Over the past few weeks, I’ve gotten the opportunity to interview potential new team members. Remembering how much I hated interviews in college, this has been an interesting experience. I’ve been working to find the balance between not being too harsh but being able to really tell if the candidate would do well on our team.
One aspect of interviewing that has a bigger impact than I realized is the post-interview thank you note. We recently interviewed someone we really liked, but his thank you emails were full of typos which immediately raised a red flag. Since these notes or emails could make or break you as a candidate, I thought I’d share my advice:
Be Prompt – a note should be sent within 24-48 hours. Most initial hiring decisions are made within that timeframe.
Keep It Simple – No one wants to read a novel! Get to the point – thank them for their time and ask any questions.
Reiterate Your Interest – Even though your interviewer knows you’re interested in the position emphasize how the interview with them increased your desire to working there.
Personalize It – Sending a generic email is almost as bad as having typos or grammar mistakes. Touch on something you discussed with that specific interviewer. If they’ve interviewed multiple people that day, it’ll also help jog their memory.
Proofread!!! – No typos or mistakes should make their way into this email. Even if you have to have a friend read it over, take the time to make sure it’s perfect before hitting “send”.
What is your Thank You advice? Have you ever received a poorly written email from an otherwise excellent candidate?
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Created with Polyvore
Hello there! As I mentioned recently, I am starting grad school this week. Between my full-time job, schoolwork and everything else in my life, I’m already envisioning occasions where I might not be able to get 3 posts a week up. But! I don’t want to leave you all hanging. So I thought, when those busy weeks come up,I’d share some of my favorite articles & blog posts I’ve read over the past few weeks in place of my own post.
And so we have my very first Links I Love post!
•Chelsea Krost discusses simple ways to work exercise into your daily routine. No more excuses!
•Trend Tribe has tips for making mornings, especially Mondays, better.
•Ms. Career Girl has great advice if you’re looking to open your very first credit card.
•For anyone starting college this week (congrats!), Kayla Blogs has some ideas to make the most out of your freshman year experience.
Happy reading! 🙂
Job interviews are one of those necessary evils of the real world. In order to get ahead or land your dream job, you most likely have to go through some sort of interview process. And while every interview is different, there are a few steps you can take to put your best foot forward and be fully prepared for the experience.
Research, research, research
Familiarize yourself with the company, and the department if possible, as much as you can. There are a lot of different resources you can use for this. Google is a good place to start, as is their website. But also check out their LinkedIn page and their blog if they have one. Depending on the industry, social media can be another great place to learn more about he company. Glassdoor and other review sites can give you some insight into the company culture, which is a big help. In the end, you want to have a clear understanding of how the company operates, what their mission and short- and long-term goals are and what your responsibilities would entail.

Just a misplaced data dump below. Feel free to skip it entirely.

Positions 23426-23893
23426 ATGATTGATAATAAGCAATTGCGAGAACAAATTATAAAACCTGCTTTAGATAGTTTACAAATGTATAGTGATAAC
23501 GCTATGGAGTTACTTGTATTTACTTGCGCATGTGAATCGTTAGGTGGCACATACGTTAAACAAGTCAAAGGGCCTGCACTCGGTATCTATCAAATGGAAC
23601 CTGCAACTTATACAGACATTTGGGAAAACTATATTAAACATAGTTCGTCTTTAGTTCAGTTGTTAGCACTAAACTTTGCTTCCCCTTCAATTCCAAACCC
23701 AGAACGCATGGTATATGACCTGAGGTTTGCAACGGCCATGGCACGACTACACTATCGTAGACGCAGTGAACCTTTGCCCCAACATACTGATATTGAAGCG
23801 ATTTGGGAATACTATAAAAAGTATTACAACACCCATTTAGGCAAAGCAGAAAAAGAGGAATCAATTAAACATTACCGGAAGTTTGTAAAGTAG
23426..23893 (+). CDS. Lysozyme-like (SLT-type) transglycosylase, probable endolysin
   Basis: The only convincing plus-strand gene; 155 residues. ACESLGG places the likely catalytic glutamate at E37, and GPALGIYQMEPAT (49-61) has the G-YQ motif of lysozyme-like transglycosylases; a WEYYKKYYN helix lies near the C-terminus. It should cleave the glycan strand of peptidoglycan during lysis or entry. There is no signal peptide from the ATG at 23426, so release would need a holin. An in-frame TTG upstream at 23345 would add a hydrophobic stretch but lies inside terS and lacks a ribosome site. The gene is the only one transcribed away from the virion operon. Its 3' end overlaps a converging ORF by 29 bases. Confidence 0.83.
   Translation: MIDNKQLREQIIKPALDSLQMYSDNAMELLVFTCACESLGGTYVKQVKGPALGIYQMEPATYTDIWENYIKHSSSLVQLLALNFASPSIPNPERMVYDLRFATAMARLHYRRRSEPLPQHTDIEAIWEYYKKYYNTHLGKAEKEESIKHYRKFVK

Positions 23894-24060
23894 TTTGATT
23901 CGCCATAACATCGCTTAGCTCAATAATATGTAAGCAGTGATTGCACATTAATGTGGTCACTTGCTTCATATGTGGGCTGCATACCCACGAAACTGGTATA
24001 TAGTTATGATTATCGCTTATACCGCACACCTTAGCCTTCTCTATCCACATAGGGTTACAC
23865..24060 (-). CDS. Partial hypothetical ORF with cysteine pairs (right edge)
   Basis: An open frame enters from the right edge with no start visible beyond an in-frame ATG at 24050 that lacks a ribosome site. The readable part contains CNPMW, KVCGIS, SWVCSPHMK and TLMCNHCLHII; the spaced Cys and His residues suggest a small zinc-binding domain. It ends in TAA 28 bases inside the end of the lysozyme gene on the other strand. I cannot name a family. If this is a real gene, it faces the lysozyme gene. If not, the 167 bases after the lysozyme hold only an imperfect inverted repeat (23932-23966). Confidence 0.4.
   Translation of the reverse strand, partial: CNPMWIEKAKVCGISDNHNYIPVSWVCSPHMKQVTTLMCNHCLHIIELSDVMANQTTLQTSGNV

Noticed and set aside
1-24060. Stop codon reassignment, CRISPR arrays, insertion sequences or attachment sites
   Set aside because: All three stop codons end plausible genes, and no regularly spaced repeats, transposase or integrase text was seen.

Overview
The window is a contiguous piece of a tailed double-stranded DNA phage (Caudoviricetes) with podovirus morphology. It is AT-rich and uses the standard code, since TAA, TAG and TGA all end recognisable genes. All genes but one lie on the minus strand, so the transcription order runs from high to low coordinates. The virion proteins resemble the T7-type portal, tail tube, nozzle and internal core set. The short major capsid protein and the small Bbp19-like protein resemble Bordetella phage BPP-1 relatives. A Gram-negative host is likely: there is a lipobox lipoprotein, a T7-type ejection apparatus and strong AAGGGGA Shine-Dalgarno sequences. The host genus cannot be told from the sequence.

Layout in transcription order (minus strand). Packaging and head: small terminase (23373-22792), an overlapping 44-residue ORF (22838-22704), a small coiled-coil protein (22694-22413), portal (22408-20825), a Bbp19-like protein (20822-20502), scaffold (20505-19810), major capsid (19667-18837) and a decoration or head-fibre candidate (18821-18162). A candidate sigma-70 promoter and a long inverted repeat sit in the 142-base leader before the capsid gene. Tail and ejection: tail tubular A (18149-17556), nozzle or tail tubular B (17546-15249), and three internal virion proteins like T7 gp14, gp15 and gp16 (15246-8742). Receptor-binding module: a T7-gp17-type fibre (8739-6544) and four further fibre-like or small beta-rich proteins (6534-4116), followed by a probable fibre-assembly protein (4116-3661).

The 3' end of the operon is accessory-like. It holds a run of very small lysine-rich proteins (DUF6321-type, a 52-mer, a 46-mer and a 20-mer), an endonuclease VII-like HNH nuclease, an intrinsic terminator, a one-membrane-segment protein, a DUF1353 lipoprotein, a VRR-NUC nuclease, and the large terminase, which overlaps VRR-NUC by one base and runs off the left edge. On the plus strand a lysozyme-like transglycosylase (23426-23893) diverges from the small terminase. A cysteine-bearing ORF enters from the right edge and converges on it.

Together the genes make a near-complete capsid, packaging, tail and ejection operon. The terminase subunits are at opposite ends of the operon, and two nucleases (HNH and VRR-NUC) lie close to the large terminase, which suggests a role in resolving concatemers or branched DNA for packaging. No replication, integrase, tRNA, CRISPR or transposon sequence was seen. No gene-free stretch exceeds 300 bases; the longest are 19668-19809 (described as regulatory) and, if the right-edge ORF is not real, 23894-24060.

Review the job description
Speaking of potential responsibilities, make sure you know what the job posting is asking for. If you don’t exactly fit the desired qualifications, you want to be able to explain why you are the best fit regardless. Know what the company is looking for and review the posting to see if it can answer any questions you might have. The last thing you want is to ask a question that’s answered right in the job description!
Reach out to your network
Networks are an often under-utilized tool when it comes to the job search. You may not realize that your best friend’s cousin works at the company for which you’re interviewing, or that your college roommate has interviewed at that company in the past. Consider your contacts, be it through LinkedIn, your college alumni network or some other way, and try to find someone you can reach out to. Having an inside look can be a huge advantage!
While asking questions in an interview can help you learn more about the position, they also give your interviewer a lot of insight. If your questions show a strong foundation of knowledge about the company, it reinforces that you are truly interested in the position and not just looking for any old job. Take the time to review your research (as discussed above) and compile thoughtful questions or topics you’d like to discuss in the interview.
Scout out the location
Maybe it’s just me, but I always have the worst luck finding a company on the day of my interview. I always hit traffic, have trouble finding the building or some other mishap. If you’re unfamiliar with the location, take the time a few days before to see what the trip is like, ideally at the same time you’ll be interviewing so you have an idea of what the traffic or public transportation schedule will be like. This will take some of the pressure off of you on interview day since you’ll already have a solid idea of where you’re going.
Confidence is a large contributor to your interview success, so take the time to be fully prepared and it’ll make the process go much, much smoother for you!